“In order to do anything together as a class, you actually have to connect with another person,” says Kim. “It’s one of the times of the
day that they have to look each other in the eye and greet another classmate. It’s about building some of those social skills. Some kids don’t feel comfortable with it right away. They are more shy and look away. But it’s about getting outside comfort zones and building those skills.”

At the beginning of the school year, Brooke had a few students who took a long time at breakfast or who were shy during the sharing portion of the meeting.

“Now, those same students rush to eat breakfast. They don’t want to miss out, and my quieter students are starting to raise their voice a little more,” says Brooke. “You can just tell that they are getting more comfortable, understand the meeting is a safe spot and are seeing similarities that makes them want to connect.”

The benefits

Just as Morning Meetings allow students to grow connections with each other, it also allows teachers to gain a better understanding of their students.

Preparing for winter conferencing, Laura asked her students to share “If you could do one thing all day in school, what would it be?” The goal behind this question was see where their current interests lie and bring the prompt up to their family during conferences.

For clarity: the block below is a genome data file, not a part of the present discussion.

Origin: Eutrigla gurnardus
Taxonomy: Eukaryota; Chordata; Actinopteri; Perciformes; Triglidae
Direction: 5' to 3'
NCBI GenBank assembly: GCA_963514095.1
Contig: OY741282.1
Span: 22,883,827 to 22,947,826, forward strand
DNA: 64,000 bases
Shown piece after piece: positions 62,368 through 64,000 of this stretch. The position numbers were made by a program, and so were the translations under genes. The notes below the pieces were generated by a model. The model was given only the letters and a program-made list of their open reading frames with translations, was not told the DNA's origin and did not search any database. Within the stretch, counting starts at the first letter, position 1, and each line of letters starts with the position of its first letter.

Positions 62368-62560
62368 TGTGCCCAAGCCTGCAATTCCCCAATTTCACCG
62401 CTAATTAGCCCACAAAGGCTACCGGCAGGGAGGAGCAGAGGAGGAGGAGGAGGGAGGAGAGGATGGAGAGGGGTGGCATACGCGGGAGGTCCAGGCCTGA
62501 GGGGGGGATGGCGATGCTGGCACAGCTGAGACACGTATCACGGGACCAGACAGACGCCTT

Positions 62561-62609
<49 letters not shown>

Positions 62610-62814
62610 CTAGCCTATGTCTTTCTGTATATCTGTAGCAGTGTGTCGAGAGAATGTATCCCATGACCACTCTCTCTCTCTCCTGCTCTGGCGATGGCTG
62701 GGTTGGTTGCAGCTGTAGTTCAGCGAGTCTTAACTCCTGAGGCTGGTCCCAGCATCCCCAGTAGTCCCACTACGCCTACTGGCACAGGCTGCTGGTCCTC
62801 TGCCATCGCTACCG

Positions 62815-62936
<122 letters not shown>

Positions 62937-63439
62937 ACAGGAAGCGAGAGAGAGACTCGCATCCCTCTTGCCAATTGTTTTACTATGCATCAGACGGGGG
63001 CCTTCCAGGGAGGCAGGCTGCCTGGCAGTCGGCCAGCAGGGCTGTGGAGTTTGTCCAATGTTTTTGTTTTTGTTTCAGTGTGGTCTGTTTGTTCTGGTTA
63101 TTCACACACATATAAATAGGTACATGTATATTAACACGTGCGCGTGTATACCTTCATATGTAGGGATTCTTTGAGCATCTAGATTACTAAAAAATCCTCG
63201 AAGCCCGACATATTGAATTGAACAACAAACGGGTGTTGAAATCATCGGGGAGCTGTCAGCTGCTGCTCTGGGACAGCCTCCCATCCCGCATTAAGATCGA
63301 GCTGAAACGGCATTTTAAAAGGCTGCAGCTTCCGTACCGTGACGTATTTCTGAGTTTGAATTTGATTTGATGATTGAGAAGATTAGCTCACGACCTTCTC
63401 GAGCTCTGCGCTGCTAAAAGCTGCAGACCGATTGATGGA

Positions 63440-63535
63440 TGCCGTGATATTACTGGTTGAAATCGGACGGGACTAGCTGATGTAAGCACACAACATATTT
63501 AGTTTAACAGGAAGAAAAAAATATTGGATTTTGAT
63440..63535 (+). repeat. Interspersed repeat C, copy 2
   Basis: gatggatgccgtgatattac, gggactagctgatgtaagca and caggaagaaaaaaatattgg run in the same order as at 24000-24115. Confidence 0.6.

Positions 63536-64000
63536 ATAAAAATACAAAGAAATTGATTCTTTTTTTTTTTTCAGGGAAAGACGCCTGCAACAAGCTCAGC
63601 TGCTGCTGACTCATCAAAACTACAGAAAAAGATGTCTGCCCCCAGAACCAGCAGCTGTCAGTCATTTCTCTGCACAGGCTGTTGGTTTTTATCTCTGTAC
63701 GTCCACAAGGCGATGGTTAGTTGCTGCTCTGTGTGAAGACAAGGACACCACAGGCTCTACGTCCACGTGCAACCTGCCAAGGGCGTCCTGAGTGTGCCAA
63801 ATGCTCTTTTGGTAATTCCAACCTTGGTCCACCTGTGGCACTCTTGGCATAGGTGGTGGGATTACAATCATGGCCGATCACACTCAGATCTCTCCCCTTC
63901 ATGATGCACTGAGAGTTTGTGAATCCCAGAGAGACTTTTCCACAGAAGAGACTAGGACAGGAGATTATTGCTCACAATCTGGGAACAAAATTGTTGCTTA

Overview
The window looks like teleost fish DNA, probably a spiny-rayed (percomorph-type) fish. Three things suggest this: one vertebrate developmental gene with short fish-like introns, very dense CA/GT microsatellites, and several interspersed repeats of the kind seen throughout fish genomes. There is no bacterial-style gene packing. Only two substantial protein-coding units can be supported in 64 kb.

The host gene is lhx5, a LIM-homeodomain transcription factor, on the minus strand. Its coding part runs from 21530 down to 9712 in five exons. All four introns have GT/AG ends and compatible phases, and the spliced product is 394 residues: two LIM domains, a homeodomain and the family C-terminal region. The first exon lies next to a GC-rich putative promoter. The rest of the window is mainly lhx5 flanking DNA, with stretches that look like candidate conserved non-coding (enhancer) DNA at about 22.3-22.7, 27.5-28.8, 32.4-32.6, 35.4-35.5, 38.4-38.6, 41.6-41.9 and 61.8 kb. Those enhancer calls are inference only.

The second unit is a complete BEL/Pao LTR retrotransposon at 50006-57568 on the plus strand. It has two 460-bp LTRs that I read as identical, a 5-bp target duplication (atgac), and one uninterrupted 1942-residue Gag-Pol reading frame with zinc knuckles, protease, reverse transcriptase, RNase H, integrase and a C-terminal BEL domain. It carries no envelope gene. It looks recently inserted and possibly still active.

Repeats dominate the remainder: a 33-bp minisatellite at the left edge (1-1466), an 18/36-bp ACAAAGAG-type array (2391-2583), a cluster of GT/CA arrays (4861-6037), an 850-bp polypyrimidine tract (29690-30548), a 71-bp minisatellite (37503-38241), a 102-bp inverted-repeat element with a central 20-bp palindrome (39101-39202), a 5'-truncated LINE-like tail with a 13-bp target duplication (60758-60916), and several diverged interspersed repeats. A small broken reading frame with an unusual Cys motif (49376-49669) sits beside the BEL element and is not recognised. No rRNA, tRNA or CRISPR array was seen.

“With every Morning Meeting, I get a deeper sense of who each student is,” says Laura. “Now that we are far into the school year, I wanted to hear what they enjoy about school and use it as an opportunity to open the dialogue with their families. It’s good insight for all of us.”

Woodcrest students sitting in a circle for morning meeting

Students in Lauren Hughes’ 3rd grade classroom share their plans for an upcoming long weekend. Sharing is a big part of building community in her classroom. 

Building a sense of community is the biggest benefit in Lauren’s eyes.

“My main goal is to always build community,” says Lauren. “This time is my favorite part of my day. The kids are building connections which leads to them taking more risk and feeling more comfortable during the day. I often hear them discussing Morning Meeting topics at other times during the day, so I truly get to see community building happen in real time.”

In Kim’s classroom, Morning Meetings lead to memorable moments.

“A big one that I see frequently is students stepping out of their comfort zone to share things that are very personal to them,” says Kim. “They start to feel safe in this Morning Meeting environment and build a sense of pride in what they share with classmates.”

At the end of the day, Brooke appreciates how Morning Meetings focus on who students are as people without the element of academic pressure.

Avery returns to her seat after morning meeting having found her shoe. She has a huge smile on her face. She is ready to start the rest of her day.

“I love sharing and hearing from my friends,” says Avery. “The shoe greeting is my favorite!”